This week, we are excited to tell you about fasting, and the health benefits it can confer. Fasting is an exciting tool for weight loss and for health, and one of the biggest advantages it offers over dieting is its simplicity. Rather than worry about what to eat for your paleo diet, or your keto diet, what is allowed and what is not, you simply must not eat anything for a certain amount of time. During this time it is important to continue to drink water (tea and coffee are usually ok too).
Fasting is also a flexible way to lose weight and stay healthy – no matter your dietary restrictions or how often you travel, simply by modulating the time between your meals, you can gain the benefits of fasting. If you do not feel the benefits in a 16 hour fast, you can bump it to 24 hours, or even several days!
Furthermore, fasting saves you money AND time!
“A little starvation can really do more for the average sick man than can the best medicines and the best doctors.” -Mark Twain
What is fasting?
Let us begin by defining fasting and clearing up a few common myths about the practice. There are 5 stages within the process of fasting, starting the moment you finish a meal.
In stage 1 (0-4 hrs), your body relies on the energy immediately available to it via the meal you just consumed.
In stage 2 (4-16 hrs), the body turns to its glycogen stores for energy. Glycogen is glucose your body has stored previously in the liver.
In stage 3 (16-30 hrs), the body’s glycogen stores will be running low, and your body begins to break down protein for glucose in a process called gluconeogenesis. By this stage, many of the tissues in your body have entered ketosis, burning fat for energy.
In stage 4 (30 hrs-24days), gluconeogenesis has fallen off a little, and many more of the tissues in the body have entered ketosis, and glycerides (fats) have become the major fuel source of the body.
In stage 5 (24 days+), the only remaining organs getting glucose via gluconeogenesis are the brain, red blood cells, and parts of the kidney. The body has almost entirely switched over to ketones, burning stored fat to provide energy.
In the following sections, we will discuss how the above stages are used to create the most common schedules of fasting.
Before we get to that, it is important to note that fasting for long periods without preparation and physician guidance can be EXTREMELY dangerous. Most notably, refeeding syndrome, which can occur during the process of reintroducing glucose back into the body after prolonged periods of starvation, can result in death if improperly handled. Those most at risk of refeeding syndrome include the heavily malnourished (BMI < 16, fasts over 10 days), but the average person will not suffer any severe consequences if they pursue fasting under the supervision of an experienced physician.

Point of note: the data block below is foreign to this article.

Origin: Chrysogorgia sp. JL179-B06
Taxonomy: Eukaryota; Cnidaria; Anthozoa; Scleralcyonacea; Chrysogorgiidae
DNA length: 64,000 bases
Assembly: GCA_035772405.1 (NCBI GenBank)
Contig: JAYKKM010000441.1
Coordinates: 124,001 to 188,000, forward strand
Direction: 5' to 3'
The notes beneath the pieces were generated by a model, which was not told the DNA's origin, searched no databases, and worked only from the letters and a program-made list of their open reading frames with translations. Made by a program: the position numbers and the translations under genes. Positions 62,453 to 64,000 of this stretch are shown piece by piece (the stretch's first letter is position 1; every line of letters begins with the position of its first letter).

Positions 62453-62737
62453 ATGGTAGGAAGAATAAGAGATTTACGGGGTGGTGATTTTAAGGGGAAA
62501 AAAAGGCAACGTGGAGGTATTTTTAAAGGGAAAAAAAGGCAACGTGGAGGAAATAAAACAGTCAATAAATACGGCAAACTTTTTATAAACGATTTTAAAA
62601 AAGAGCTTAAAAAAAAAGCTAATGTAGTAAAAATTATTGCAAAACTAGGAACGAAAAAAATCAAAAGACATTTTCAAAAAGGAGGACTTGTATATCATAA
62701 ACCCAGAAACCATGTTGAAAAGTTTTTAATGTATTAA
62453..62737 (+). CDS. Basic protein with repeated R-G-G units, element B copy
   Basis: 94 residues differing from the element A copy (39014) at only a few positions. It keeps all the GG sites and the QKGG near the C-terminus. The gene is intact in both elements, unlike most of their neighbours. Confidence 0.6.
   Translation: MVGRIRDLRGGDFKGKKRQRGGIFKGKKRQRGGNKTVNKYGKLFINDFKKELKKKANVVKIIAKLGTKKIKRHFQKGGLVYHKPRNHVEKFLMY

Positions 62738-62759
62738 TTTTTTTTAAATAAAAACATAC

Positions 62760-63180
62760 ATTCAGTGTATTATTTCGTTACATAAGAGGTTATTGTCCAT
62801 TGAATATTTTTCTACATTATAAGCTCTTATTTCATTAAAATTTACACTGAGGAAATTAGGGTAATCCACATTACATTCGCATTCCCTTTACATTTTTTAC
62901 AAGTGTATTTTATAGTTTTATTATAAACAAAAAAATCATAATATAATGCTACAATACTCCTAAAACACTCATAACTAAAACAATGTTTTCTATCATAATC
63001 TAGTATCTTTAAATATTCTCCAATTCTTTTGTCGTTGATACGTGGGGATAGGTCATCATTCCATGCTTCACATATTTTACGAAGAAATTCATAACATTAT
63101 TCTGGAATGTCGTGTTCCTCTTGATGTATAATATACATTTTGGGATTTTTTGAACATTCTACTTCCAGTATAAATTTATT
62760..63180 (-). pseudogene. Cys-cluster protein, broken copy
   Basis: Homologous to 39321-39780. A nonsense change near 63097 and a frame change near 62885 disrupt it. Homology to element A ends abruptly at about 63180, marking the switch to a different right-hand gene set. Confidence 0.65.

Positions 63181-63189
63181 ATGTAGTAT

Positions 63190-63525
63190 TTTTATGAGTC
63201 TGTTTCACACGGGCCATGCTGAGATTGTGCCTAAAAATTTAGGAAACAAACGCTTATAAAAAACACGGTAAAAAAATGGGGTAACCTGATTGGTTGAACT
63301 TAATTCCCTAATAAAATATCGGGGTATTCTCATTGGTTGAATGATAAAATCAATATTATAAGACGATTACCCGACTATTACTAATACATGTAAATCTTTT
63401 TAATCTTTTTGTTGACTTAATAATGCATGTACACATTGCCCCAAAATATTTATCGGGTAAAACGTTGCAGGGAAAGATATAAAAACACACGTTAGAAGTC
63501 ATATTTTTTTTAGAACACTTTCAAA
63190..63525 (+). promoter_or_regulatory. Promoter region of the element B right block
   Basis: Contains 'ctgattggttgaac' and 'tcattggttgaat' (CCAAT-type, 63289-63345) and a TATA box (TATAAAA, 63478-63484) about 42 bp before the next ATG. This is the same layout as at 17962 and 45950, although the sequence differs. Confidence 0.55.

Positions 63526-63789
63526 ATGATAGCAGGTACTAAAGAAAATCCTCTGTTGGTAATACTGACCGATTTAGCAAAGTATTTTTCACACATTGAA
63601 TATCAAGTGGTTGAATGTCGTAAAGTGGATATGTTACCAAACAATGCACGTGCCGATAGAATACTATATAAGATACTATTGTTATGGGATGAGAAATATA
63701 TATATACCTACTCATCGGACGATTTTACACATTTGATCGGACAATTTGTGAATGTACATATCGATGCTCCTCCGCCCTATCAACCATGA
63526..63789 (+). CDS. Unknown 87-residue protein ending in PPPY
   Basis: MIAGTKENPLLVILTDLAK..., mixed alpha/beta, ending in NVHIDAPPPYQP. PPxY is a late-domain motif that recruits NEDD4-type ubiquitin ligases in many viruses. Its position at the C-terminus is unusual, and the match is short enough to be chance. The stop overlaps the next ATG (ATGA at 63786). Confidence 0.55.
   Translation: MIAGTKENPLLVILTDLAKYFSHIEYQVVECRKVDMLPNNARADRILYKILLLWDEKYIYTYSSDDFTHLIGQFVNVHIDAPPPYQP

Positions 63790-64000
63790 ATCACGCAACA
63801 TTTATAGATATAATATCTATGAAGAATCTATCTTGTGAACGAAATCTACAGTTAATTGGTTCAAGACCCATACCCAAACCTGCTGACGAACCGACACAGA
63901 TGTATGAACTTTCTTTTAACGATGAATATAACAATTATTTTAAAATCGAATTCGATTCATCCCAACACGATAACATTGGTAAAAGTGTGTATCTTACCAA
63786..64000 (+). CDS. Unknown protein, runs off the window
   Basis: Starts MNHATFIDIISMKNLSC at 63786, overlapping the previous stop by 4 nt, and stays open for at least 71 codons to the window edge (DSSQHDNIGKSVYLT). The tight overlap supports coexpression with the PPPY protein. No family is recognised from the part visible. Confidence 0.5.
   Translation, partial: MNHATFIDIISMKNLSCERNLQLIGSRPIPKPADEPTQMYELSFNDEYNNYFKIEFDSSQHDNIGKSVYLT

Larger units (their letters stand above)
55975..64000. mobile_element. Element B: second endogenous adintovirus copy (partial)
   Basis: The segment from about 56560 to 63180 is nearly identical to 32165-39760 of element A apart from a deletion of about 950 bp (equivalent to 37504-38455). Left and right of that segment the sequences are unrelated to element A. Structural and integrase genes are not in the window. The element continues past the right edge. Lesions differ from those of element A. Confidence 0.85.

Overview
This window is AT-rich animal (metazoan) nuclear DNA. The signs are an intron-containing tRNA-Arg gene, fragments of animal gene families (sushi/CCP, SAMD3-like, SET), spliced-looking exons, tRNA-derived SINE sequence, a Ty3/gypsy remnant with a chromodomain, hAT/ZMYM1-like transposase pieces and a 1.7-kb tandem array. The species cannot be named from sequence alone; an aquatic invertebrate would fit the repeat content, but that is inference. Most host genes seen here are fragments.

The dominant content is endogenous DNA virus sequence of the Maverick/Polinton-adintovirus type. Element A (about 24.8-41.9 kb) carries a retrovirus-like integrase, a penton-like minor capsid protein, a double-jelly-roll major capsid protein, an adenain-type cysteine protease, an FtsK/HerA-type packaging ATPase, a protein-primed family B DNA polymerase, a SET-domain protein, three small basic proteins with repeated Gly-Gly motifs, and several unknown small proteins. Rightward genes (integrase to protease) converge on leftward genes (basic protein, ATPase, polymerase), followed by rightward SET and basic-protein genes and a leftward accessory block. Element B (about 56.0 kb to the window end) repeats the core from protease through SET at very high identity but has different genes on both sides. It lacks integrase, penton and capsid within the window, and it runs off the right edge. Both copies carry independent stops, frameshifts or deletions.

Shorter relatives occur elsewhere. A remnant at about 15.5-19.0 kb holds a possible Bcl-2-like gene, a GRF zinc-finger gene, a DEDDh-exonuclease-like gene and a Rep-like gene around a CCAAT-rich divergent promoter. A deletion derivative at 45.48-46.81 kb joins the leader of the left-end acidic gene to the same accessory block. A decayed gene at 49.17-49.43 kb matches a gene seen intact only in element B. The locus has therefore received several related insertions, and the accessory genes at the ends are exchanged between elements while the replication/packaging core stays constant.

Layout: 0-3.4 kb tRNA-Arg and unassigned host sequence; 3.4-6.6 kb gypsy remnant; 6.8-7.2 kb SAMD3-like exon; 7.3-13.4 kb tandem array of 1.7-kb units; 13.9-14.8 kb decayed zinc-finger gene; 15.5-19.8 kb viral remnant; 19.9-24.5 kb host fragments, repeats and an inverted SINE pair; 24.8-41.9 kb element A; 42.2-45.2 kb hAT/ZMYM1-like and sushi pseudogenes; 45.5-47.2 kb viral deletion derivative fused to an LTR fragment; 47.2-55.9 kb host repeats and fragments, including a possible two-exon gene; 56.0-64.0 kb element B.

However, fasting is not for everyone – children, pregnant or breastfeeding women, and those who are already underweight or malnourished should not fast. Patients with a history of anorexia nervosa should be cautious with fasting, as should patients on medications (which is why it is important to consult your physician before fasting).
The most popular and accessible schedule of time restricted feeding (AKA intermittent fasting) is called 16:8. This consists of fasting for 16 hours a day and having an 8-hour window in which to consume meals. It is important to set this window to end a few hours before bedtime – ideally this window falls around 10am-6pm, with a bedtime around 9 or 10pm. Using the stages listed previously as a reference, you might notice that the 16:8 schedule of fasting lasts just long enough to get the benefits of stage 2 of fasting, which can help to use up the liver’s glycogen stores.
To gain some of the benefits of stage 3, one might change this to an 18:6 schedule or a 24 hour fast (dinner to dinner). To fully reap the rewards of stage 3, one might engage in a 36 hour fast (dinner to breakfast after one day). In the 18:6 schedule, as in the 16:8, it is important to set this window to end a few hours before bedtime. The 24-hour and 36-hour fast should also be paired with a healthy dinnertime (between 5-7pm).
Schedules of time restricted feeding can mostly be engaged in without fear of refeeding syndrome, but one should still consult a physician beforehand, especially if they fall into one of the at-risk groups noted above.
Alternate Day Fasting
Slightly more intensive than TRF is the alternate day of schedule. There are two popular setups for ADF, the 2:5 and the 3:4. In the 2:5, two days out of the week are spent fasting and 5 days are spent eating normally. This effectively amounts to two 36 hour fasts per week. As one might suspect, the 3:4 consists of 3 fasting days and 4 feeding days. The 3 fasting days are usually broken up so that no two fasting days fall in a row. This way, one can benefit from 3 separate 36 hour fasts per week, burning tons (not literally) of fat every week!
Fasting Mimicking Diet
Interestingly enough, the body can actually take in a small number of calories without breaking its fasting state. FMDs (fasting mimicking diets) are slightly more complex, often requiring careful supervision or meal kits. Usually FMDs last about 5 days and come with a comprehensive list of what can and cannot be eaten. The end goal of the FMD is to gain the benefits of stage 4 of fasting without too much risk of refeeding syndrome, and also make longer fasts more accessible to the general public.
If you needed help to achieve this you might want to consult at Huntington hospital.